Director General, Punjab Emergency Services Rescue 1122 reported that the Rescue 1122 Service is the first emergency service in Pakistan designed in 2004 to deal and handle emergencies and natural disasters. This is a uniformed, regimented, rigorous training service which requires efficient, mobile working under pressure and in dangerous conditions. Over the last five years. The Rescue 1122 has dealt with more than 397687 emergency calls and rescued over 401669 victims, maintaining its average response time of seven minutes. The nature of emergencies and disasters dealt by rescue service includes road traffic accidents, medical emergencies, arson, explosions, suicide bombing, bomb blast, and building collapse (R. Naseer, personal communication, June 5, 2008). In order to investigate the resilience in rescue workers several studies carried out in Western countries. However, North et al. (2002) studied PTSD in rescue workers after the Oklahoma City bombing, approximately 34 months after the disaster, concluded that the low rate of PTSD in rescue workers was related to their career selection, their experiences, and post disaster mental health interventions.

Solomon, Berger, and Ginzburg (2007) carried out a study on resilience in body handlers, finding considerable resilience in the body handlers and a low level of psychiatric symptoms. They suggest several reasons for body handler’s resilience including their strong religious beliefs, their motivation and self-esteem factors, and their repressive coping styles. On the whole, there have been few studies on the effect of trauma on the well being of relief workers (McCall & Salama, 2009).

Cross-cultural studies on the impact of traumatic experiences are also few and fewer on nonwestern culture. Ungar (2008) observed that the meaning of resilience in aboriginal people who lived side by side in western settings was not clear, even less is known about resilience. There is multiplicity of assessment tools available in order to measure the resilience in children and adults with well established reliability and validity including Connor Davidson Resilience Scale (Connor & Davidson, 2003) and the Scale for Adults Resilience (Friborg, Hjemdal, Rosenvinge, & Martinussness, 2006). In recent years, there has been an increased sensitivity regarding the application of the tools of psychology across culture. If progress is to be made towards this goal, it is important to mention relationship between indigenous construct and universal ones (Gergen, Gulerce, Lock, & Misra, 1996).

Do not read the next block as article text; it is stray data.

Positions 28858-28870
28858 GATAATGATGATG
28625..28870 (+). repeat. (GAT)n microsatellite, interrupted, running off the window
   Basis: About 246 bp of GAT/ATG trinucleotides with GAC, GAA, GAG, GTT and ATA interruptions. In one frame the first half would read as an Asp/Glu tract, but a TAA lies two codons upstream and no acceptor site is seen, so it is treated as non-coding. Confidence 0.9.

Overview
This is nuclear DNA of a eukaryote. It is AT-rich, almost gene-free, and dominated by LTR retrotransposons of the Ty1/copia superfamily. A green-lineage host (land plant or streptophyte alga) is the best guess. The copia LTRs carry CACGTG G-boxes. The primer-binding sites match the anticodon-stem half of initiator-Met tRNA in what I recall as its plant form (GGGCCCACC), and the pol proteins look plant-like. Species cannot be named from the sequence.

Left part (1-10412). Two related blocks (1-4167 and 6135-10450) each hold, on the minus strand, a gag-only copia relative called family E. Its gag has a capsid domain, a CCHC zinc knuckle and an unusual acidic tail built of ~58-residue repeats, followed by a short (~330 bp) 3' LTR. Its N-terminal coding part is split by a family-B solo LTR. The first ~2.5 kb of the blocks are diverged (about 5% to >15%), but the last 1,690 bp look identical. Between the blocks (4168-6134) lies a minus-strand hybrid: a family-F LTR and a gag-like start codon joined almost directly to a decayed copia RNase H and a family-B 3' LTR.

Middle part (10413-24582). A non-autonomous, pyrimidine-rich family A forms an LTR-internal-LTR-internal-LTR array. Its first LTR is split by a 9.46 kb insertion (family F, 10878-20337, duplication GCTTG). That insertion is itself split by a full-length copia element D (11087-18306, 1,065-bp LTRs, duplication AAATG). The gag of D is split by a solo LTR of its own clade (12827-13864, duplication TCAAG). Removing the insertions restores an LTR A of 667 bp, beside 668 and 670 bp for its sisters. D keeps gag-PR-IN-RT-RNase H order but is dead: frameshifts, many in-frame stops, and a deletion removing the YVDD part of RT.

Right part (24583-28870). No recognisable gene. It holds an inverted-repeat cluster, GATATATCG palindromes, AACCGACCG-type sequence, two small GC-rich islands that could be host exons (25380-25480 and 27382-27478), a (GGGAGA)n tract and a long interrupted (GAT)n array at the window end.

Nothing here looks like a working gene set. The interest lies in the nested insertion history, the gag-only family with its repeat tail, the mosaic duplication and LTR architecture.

It seems that the culture plays a vital role in shaping an individual’s beliefs and personality. The main construct of resilience is similar all over the world but the manifestation of resilience attributes may vary from culture to culture. Niaz (2006) carried out a study to see the impact of devastating earthquake of 2005 in Pakistan which killed over 100,000 people. People who had lost loved ones, homes, or had been injured and lost their body parts. In the face of such hard times or trauma, their sense of thankfulness and gratefulness to God was irresistible. Instead of being aggrieved and losing hopes, they had sought refuge in God, religion and faith, asking Him for help and divine forbearance. The fundamental principle was that the God gives and takes away or we all come from Him and we will all return to Him. She concluded that faith in God Almighty was major factor in strengthening resilience and promoting recovery from PTSD. Thus, it is essential to develop culturally relevant and linguistically sensitive screening instruments to measure resilience for an at-risk population like Rescue Workers of 1122.